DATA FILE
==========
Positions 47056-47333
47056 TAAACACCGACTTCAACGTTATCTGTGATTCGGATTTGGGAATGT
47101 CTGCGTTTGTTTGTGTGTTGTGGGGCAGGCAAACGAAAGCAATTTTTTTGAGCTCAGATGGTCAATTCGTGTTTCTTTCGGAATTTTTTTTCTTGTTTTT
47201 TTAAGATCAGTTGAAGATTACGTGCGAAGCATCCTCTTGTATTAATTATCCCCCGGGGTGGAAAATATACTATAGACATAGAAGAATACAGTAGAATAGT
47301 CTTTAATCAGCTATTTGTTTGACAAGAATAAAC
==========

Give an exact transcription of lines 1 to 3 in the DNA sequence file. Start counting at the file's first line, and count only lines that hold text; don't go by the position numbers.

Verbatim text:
Positions 47056-47333
47056 TAAACACCGACTTCAACGTTATCTGTGATTCGGATTTGGGAATGT
47101 CTGCGTTTGTTTGTGTGTTGTGGGGCAGGCAAACGAAAGCAATTTTTTTGAGCTCAGATGGTCAATTCGTGTTTCTTTCGGAATTTTTTTTCTTGTTTTT